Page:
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Trump era and return of the NRI: Tips for people shifting back to India

Sanjay Kumar Singh / New Delhi 04 May 17 | 05:30 AM

Photo: Shutterstock

With President Donald Trump ordering a review of the H1B visa programme in the US, there are widespread fears among Indians working in the IT sector there that they may have to return home. For those who have migrated to West Asia, too, obtaining citizenship is difficult, necessitating a return at the end of their work tenure. Whatever the reasons for returning, non-resident Indians (NRIs) need to plan the shift meticulously. Besides finding a job that does justice to their skills and getting their children admitted into the right schools and colleges, they also need to handle the financial aspects of the transition well.    

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Tax residency status: Upon his return, an NRI first needs to determine his residency status for the purpose of income tax. This depends on the number of days he has been present in India. “India follows a physical presence test as the sole criterion for determining an individual’s residential status for income tax purpose," says Suresh Surana, founder, RSM Astute Consulting. An individual can fall in any of these three categories: resident and ordinarily resident (ROR), resident but not ordinarily resident (RNOR, an intermediate stage for returning NRIs), and non-resident (NR). His residency status will determine how he is taxed (see table). 

During the first financial year after his return, assuming that he spends more than 182 days in India, his residential status will be that of a resident. However, if out of the preceding 10 years, he has been a non-resident for at least nine years, his status will be RNOR, irrespective of the period of stay in India during the first year. In the second year also, similar rules will apply and he may remain a RNOR. “If he qualifies for RNOR status in the first two years, he can stay throughout the year in India without any adverse tax implication on income accruing or arising outside India, except income accruing outside India from a business controlled in India," says Surana. In the third year, assuming that he has been resident during both the first two years, he can claim RNOR status only if his stay in India is for 729 days or less in the seven years immediately preceding the third year. Otherwise, he will become an ROR and his global income will be taxed in India. In subsequent years, the benefit of RNOR status will no longer be available and he will become an ROR.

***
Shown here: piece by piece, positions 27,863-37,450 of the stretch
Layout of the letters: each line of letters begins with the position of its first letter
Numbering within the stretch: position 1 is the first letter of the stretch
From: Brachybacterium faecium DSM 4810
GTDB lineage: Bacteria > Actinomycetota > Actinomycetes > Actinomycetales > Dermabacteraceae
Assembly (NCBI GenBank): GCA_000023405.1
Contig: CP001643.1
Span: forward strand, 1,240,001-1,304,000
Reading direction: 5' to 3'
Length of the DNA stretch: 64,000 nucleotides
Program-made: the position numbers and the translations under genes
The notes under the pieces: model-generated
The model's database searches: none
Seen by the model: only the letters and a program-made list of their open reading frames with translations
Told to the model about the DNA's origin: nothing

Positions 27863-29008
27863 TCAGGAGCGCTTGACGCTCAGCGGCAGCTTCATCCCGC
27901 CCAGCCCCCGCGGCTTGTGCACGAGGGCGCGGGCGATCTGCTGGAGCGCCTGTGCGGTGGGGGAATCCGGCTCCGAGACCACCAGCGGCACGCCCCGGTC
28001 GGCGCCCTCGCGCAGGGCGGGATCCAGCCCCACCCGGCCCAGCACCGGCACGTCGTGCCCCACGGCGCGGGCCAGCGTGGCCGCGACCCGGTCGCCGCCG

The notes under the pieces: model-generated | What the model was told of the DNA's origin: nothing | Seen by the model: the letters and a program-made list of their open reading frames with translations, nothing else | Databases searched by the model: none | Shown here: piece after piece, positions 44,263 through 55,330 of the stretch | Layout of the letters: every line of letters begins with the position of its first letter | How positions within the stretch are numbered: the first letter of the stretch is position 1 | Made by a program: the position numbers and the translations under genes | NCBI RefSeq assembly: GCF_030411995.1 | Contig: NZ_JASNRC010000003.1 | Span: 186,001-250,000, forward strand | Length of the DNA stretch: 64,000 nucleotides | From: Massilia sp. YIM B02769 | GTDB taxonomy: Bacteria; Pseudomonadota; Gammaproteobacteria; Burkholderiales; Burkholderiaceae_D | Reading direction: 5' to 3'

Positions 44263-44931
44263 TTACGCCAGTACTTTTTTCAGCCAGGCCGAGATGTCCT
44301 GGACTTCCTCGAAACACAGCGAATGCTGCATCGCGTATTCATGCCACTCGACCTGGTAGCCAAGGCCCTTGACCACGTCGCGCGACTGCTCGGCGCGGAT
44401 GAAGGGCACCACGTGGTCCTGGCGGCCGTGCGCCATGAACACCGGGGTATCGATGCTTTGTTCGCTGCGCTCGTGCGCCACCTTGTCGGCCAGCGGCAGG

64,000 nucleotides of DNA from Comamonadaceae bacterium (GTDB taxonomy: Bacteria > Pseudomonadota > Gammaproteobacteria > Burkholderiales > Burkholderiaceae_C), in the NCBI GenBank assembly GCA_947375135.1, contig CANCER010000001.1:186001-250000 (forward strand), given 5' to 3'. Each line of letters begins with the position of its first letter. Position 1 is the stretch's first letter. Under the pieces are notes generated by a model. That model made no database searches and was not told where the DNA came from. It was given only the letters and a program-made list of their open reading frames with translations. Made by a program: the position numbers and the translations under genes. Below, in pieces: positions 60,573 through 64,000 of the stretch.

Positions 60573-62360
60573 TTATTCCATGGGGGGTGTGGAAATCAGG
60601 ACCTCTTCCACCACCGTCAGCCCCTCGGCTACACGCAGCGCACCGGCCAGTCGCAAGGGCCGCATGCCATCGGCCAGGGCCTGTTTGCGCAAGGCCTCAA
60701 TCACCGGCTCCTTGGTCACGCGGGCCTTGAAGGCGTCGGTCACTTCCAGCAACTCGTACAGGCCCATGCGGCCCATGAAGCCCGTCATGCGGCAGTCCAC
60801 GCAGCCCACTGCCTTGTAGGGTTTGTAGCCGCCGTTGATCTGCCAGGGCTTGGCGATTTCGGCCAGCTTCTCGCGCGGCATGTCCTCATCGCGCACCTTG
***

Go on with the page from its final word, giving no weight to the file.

Re-designate bank accounts: Upon his return, an NRI must inform his bank about the change in his residential status. He will need to get his NRI accounts re-designated into resident accounts. “An NRI should re-designate his non-resident ordinary (NRO) savings account into a resident savings account. The balances in non-resident external (NRE) accounts should be re-designated to resident rupee accounts or to resident foreign currency (RFC) account. The foreign currency non-resident (FCNR) deposits may be allowed to continue till maturity at the contracted rate of interest," says Pralay Mondal, senior group president, retail and business banking, YES Bank.